Council too slow on CSG issue
COAL seam gas mining creates intense debates between ratepayers but it seems Clarence Valley council doesn't quite have its finger on the pulse on the issue.
Although the coal seam gas industry has the potential to devastate parts of the Clarence Valley, the closing date for the council to make a submission to the O'Farrell Government's inquiry into the industry has passed.
Lismore, Kyogle, Tweed and Richmond Valley councils have all made submissions to the enquiry.
After missing the closing date for submissions on the police audit, this is the second time in the past few weeks that the council has missed the boat.
Mayor Richie Williamson said the council understood the importance of keeping informed on coal seam gas issues and he would be attending next Wednesday's hearing at Alstonville that is associated with the inquiry.
"The inquiry is a valuable avenue not only for the council but concerned citizens to express their views as well," he said.
Cr Williamson said he was hopeful of addressing the hearing and conveying the council's concerns but he was unsure whether this was possible.
Deputy general manager Des Schroder said council had sent a submission to NSW Energy and Resources minister Chris Hartcher detailing the council's stance on coal seam gas mining.
Council's notice of motion on coal seam gas prepared at the July 19 meeting details this stance.
The document states the council will lobby the O'Farrell Government to request they implement a moratorium on coal seam gas mining in Clarence Valley Council LGA until extensive and independent environmental impact statements have been concluded on the effects on the environment.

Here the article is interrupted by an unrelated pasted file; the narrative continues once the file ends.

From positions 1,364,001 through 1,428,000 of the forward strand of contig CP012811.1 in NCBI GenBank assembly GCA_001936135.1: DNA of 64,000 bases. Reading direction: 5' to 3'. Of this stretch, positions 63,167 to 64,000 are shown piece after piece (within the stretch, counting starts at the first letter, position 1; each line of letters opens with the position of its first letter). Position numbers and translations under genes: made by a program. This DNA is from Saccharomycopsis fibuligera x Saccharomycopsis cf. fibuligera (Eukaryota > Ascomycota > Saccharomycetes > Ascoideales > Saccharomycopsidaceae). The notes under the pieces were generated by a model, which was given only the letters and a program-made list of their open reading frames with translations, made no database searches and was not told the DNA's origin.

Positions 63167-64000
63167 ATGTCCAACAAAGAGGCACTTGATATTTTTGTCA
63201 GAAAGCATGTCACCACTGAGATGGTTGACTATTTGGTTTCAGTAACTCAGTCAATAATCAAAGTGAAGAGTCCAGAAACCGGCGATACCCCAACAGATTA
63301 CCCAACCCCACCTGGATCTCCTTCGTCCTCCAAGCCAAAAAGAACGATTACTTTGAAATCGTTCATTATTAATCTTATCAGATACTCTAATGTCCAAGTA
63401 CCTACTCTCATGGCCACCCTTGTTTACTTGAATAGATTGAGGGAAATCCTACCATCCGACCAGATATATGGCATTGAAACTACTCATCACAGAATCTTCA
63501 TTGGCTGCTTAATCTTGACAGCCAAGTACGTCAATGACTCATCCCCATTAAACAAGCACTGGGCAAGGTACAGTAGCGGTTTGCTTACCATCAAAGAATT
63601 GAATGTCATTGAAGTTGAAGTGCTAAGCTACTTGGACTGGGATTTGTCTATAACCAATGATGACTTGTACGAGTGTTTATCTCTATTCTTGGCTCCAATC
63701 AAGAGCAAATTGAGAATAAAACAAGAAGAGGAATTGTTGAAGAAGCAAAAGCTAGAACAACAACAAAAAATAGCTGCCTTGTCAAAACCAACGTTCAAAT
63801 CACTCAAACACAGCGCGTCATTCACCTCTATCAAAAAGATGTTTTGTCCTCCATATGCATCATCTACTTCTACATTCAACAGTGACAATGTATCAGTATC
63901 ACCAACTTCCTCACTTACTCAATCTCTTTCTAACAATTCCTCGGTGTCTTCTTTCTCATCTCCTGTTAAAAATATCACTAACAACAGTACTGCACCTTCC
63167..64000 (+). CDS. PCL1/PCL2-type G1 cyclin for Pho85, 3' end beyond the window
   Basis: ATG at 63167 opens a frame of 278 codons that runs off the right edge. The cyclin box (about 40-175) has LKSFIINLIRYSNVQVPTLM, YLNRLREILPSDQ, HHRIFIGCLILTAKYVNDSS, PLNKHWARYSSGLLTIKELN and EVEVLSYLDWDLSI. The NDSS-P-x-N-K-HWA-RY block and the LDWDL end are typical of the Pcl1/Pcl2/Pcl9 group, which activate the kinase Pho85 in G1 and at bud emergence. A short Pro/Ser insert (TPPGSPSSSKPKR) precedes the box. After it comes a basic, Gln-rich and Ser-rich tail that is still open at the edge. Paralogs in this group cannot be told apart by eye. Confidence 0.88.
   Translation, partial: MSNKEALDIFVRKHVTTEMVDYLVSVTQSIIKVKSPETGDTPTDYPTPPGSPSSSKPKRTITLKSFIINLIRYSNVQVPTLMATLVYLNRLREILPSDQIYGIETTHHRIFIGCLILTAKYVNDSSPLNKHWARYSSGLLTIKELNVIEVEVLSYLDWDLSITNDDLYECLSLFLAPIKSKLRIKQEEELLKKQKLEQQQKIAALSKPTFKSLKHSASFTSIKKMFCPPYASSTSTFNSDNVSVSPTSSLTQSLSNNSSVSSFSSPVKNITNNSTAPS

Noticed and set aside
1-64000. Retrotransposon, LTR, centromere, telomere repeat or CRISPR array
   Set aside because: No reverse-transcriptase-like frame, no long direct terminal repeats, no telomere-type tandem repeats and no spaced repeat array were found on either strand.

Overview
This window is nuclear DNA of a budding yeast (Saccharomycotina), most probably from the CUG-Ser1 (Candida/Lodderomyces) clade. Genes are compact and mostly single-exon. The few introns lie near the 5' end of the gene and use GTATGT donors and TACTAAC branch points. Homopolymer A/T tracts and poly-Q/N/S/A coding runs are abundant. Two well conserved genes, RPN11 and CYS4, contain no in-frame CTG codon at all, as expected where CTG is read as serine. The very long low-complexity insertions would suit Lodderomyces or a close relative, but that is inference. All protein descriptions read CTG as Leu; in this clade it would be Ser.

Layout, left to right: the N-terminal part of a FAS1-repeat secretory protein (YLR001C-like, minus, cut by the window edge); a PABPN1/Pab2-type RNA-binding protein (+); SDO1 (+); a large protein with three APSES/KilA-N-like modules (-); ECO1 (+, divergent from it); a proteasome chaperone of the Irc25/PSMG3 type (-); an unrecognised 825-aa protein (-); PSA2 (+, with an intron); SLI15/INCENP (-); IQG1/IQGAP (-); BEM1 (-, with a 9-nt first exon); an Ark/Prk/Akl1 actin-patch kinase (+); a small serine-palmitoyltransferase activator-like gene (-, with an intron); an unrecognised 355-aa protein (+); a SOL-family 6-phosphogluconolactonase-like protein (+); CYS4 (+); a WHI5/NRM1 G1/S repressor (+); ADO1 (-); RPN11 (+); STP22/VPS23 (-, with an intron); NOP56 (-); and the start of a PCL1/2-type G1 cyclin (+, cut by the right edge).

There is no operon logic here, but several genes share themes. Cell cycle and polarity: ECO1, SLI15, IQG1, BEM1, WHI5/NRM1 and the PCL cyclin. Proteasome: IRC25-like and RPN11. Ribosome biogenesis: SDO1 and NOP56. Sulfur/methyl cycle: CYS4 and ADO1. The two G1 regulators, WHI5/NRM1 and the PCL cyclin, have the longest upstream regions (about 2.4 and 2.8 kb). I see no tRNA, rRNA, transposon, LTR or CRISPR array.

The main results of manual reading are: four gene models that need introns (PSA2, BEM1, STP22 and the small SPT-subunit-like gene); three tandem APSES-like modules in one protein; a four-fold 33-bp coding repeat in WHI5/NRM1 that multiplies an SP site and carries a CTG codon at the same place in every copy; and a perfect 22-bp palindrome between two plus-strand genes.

Areas of concern mentioned include protection of ground and surface water from pollution and environmental disturbance, community health and safety, ensuring no loss of biodiversity, respect for landowner rights, and avoiding economic impacts on agriculture and tourism.
The notice of motion also details the council's intention to lobby the commonwealth government and opposition to raise the issue on a federal level.
Cr Williamson said he had written letters to state and federal ministers reinforcing the council's concern since the notice of motion was prepared.
Coal seam gas is a naturally occurring gas used for the production of electricity.
During the past five years interest in the industry has skyrocketed.
The inquiry intends to thoroughly examine all issues relating to the industry, with a view to providing key recommendations for government action.
On Thursday in parliament, Mr Hartcher said the O'Farrell Government was prepared to examine all options as long as they respected our environment, our water and our prime agricultural land, and were within the constraints of the economic development of New South Wales.
"Our commitment to the people of this state is that the debate will be rational, scientific and in the best interests of the community," he said.